During the same period, Ambri penned an agreement with Perpetua Resources (TSX:PPTA,NASDAQ:PPTA) to supply antimony produced from its Stibnite gold project for Ambri’s energy storge technology.

“As one of the largest economic reserves of antimony not controlled by China, the Stibnite Gold Project in Idaho will provide the US its only mined source of antimony and could satisfy about 35 percent of US antimony demand in the first six years of production and fulfill long-term US defense needs,” Perpetua’s website notes.

Pitfalls of by-product status

As mentioned, antimony is a by-product asset mined in conjunction with gold, silver and copper.

While higher antimony prices have made recovery attractive, gold’s ascent to record highs in 2024 could impede future antimony supply. As an unnamed source told Fastmarkets, “Miners with gold and gold-antimony mines were more likely to focus on the non-antimony mines when gold prices were high. But were likely to be producing at their gold-antimony mines when gold prices dropped, when they could make a profit from selling the byproduct.”

Short-term supply of the metal will likely be insulated by current production guidances; however, if the gold price remains at elevated levels, antimony supply could be impacted, the source said.

Future supply could also be fortified by increased production attributed to companies like Siren Gold (ASX:SNG), which is exploring and developing several projects in New Zealand’s Reefton Goldfield.

According to local media reports in May of this year, Siren’s CEO Victor Rajasooriar, asserts that the Reefton area could hold as much as 5 percent of global antimony reserves.

In North America, US-based Perpetua Resources was awarded additional funding totalling US$34.4 million through a modified Technology Investment Agreement under Title III of the Defense Production Act during Q1 2024.

In April, the company received an “indication of potential financing” for up to US$1.8 billion from the Export-Import Bank of the United States (EXIM) to support the development of the Stibnite Gold Project.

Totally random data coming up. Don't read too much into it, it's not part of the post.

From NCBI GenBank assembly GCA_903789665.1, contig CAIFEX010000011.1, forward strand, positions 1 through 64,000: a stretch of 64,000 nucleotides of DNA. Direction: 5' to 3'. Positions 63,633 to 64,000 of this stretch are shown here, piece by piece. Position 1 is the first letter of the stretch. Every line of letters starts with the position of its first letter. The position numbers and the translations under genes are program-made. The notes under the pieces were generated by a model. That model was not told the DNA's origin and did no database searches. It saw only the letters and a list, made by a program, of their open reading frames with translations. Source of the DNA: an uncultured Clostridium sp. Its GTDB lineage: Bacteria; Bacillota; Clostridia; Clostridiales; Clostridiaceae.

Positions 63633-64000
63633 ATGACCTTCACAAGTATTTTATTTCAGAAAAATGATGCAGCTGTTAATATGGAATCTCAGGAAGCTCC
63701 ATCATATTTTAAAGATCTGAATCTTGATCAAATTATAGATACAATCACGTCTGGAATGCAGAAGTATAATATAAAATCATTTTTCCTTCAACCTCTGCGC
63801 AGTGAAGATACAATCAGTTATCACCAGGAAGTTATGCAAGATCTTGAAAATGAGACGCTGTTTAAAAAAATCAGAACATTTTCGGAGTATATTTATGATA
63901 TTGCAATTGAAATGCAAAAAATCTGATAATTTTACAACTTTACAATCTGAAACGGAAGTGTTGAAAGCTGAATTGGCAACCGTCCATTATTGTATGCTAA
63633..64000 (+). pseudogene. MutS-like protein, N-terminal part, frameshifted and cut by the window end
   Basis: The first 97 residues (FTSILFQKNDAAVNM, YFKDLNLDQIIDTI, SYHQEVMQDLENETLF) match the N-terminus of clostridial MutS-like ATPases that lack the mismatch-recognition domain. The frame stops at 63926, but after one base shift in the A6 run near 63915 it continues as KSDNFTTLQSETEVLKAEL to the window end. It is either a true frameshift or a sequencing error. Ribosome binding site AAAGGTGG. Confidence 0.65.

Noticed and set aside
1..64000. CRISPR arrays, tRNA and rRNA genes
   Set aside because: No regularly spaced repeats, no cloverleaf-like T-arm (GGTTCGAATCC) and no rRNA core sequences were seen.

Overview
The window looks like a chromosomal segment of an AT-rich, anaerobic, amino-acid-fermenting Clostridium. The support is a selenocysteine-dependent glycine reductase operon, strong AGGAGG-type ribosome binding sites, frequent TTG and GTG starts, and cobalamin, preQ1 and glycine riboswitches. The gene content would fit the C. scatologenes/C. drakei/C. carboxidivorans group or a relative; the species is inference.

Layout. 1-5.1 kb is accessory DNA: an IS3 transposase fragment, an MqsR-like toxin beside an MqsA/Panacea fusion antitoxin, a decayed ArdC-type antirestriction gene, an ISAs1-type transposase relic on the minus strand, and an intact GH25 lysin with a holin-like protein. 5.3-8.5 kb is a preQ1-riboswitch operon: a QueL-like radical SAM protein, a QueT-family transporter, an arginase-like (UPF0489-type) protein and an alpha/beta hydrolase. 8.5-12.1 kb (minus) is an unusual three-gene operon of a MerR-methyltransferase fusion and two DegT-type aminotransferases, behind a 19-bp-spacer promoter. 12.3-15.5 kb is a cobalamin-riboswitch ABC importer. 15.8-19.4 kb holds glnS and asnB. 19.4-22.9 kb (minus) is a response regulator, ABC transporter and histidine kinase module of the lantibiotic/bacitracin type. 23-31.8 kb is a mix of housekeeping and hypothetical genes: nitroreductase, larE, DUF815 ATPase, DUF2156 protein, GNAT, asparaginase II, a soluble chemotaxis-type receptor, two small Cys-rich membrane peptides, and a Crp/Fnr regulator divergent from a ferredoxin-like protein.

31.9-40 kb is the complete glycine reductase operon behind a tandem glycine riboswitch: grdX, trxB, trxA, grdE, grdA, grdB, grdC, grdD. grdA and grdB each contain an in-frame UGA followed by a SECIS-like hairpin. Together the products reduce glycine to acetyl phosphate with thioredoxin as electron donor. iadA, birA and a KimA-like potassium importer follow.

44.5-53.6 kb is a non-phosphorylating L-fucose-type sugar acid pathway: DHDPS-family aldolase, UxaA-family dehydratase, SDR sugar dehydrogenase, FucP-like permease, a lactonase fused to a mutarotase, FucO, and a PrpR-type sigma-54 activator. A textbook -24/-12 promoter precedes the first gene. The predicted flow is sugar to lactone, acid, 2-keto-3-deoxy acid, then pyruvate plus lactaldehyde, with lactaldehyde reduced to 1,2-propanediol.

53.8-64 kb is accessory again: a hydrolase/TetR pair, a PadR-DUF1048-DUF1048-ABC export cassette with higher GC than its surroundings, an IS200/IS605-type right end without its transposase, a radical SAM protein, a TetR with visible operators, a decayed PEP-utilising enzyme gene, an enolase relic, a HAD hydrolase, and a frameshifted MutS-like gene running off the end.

The financing would have a 15-year repayment window and aligns with the EXIM’s Make More In America initiative.

How to invest in antimony?

Without a physical metals market, antimony investors must place their bets on mining equities.

In addition to Siren Gold and Perpetua Resources, investors can also gain exposure to antimony with these mining stocks which cover the full life cycle of antimony production.

  • Mandalay Resources (TSX:MND) operates the Costerfield gold and antimony mine in Australia, which it acquired in 2009. During Q1 2024, Mandalay produced 404 tons of antimony.
  • United States Antimony (USAC) (NYSE:UAMY) sells processed antimony, precious metals, and zeolite products in North America. USAC processes antimony ore to produce antimony oxide, antimony metal, and antimony trisulfide. According to its website, “USAC operates the only significant antimony smelter in the United States.”
  • Molten Metals (CSE:MOLT) is developing its West Gore antimony project in Nova Scotia, Canada. A portion of the West Gore license houses the past-producing West Gore antimony-gold mine, which operated in the 1920s. Aside from mining new supply, Molten Metals plans to capitalize on waste rock dumps at West Gore, which are believed to contain up to 570 tonnes of antimony and 2,500 ounces of gold.

This is an updated version of an article first published by the Investing News Network in 2013.

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Securities Disclosure: I, Georgia Williams, hold no direct investment interest in any company mentioned in this article.